Philip Womack on Wildlord and the best historical books for older readers
One of the books we've sent our Macaw subscribers this month is a dark and mysterious thriller that had us on the edge of our seats! Wildlord combines a hugely relatable contemporary lead character with a vivid historical setting. It's spooky, exciting and hugely original. We asked author Philip Womack to tell us more about what inspired the story and which historical books for tweens and early teens he would recommend you read next.
What inspired you to write Wildlord?
I’ve been interested in folklore for most of my life. The Good Folk, or the Fairies, or the Sidhe, are thought to live in mounds, and there are plenty of these in Suffolk (they are mostly burial mounds.) Also, in Suffolk, there are lots of houses with moats. Most people would assume they are for drainage: but I thought they must be there to prevent the Good Folk getting in. And from there it was just a short step to the idea that there was a magician in one of these houses, and he had something the Good Folk wanted…
Are any of the characters inspired by real people?
I suppose there is a little bit of me in Tom, the main character: he begins the novel in the remains of his black-tie suit wandering about the school grounds after his Leaver’s Ball, which is almost exactly what I remember doing. But he’s much more sporty and less bookish than I was. And much more daring. Zita certainly has elements of girls I know.
If you could travel back in time, when and where would you go?
I love this question, but I don’t know how to answer it, as the answer is: everywhere. But I suppose, if I had to choose, and I’m allowed more than one, I would go to Rome in the time of the poet Vergil; England in the time of King Alfred; and the court of Queen Elizabeth I.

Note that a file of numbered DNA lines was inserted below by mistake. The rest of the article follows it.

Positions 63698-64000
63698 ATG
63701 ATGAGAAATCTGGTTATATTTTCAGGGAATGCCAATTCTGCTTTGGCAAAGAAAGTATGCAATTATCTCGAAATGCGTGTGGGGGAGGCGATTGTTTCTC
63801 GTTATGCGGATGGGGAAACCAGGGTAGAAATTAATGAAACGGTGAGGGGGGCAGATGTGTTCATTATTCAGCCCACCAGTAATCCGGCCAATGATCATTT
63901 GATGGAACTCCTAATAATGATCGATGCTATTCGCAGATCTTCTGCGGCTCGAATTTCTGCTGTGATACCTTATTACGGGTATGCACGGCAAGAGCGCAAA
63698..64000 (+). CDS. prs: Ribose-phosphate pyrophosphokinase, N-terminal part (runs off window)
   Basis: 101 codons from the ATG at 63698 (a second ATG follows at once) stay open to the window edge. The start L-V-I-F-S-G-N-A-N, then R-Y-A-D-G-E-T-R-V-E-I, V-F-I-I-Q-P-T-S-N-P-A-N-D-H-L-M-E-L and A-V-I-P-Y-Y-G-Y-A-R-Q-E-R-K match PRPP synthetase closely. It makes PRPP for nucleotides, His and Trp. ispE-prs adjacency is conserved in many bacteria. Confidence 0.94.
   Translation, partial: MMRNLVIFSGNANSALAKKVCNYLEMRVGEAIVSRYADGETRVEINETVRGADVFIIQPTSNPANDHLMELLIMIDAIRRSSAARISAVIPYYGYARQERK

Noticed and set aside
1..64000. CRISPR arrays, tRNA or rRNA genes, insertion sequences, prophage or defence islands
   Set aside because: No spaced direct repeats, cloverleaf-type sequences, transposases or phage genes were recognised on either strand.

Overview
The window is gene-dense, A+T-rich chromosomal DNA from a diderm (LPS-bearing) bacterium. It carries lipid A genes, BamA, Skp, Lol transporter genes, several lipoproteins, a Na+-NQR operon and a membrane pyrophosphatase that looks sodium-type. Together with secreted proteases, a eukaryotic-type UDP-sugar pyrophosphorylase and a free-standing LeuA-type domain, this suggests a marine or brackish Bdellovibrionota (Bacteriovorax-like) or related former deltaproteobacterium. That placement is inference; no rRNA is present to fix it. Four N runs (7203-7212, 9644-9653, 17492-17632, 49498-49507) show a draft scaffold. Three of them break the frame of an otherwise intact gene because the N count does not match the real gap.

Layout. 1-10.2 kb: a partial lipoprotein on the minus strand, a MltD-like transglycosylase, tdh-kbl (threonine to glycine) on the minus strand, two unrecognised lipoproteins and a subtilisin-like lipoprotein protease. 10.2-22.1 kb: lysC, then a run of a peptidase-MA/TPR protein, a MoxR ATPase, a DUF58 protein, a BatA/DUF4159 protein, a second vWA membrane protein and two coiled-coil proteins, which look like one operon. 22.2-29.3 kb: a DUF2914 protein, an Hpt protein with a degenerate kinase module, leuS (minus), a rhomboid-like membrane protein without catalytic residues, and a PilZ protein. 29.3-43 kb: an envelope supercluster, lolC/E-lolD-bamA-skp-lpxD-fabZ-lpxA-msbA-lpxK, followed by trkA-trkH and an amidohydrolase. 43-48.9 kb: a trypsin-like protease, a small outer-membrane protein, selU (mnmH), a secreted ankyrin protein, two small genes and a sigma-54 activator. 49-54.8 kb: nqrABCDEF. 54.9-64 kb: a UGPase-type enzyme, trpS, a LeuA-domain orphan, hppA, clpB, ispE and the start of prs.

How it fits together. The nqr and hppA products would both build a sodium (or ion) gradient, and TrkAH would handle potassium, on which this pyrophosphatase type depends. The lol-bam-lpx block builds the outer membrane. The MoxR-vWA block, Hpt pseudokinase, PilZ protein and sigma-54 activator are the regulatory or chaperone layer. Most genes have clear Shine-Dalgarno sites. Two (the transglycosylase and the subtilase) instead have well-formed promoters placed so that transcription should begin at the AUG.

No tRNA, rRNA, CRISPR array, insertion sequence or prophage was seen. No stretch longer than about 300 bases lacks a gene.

Can you tell us anything about what the future holds for Tom?
That all depends… I don’t yet know whether he will appear in future books. I hope he will, as I’m very fond of him. I can tell you that in my mind he will face a terrible conflict as he grows to use his new powers.
Why did you choose to write books for this age group?
I don’t think it was really a conscious choice. I think sometimes stories present themselves and they fit certain brackets. Tom appeared as a 17-year-old, on the cusp of adulthood, and so it had to be a YA novel rather than a 10+. I don’t really like the term YA, though - so let’s call it a teen novel.
What was your favourite book when you were a child?
I had so many favourite books, at different stages of my childhood. There was an obscure book by E. Nesbit called The House of Arden, which was a time slip fantasy, which I adored. I loved T. H. White’s The Once and Future King, which manages to be gripping, tragic and funny all at the same time. And Ursula Le Guin’s The Wizard of Earthsea, which stands up very well when it’s re-read.
Do you have a favourite place to write?
I have an ideal place to write, which is somewhere where nobody will disturb me; unfortunately, this isn’t always possible. At the moment I like writing at my desk in my study, looking out onto the garden; sometimes I switch into the dining room, so I have my piano next to me which provides a useful mode of thinking about something else for a few minutes.
What other historical books for young people would you recommend our subscribers read next?
I think Rosemary Sutcliffe’s novels are brilliant; Joan Aiken’s historical novels are also perfect. The Children of Green Knowe, by Lucy M. Boston, is a classic. More contemporary historical novelists include Emma Carroll, who writes beautifully about the past, and Sonya Hartnett.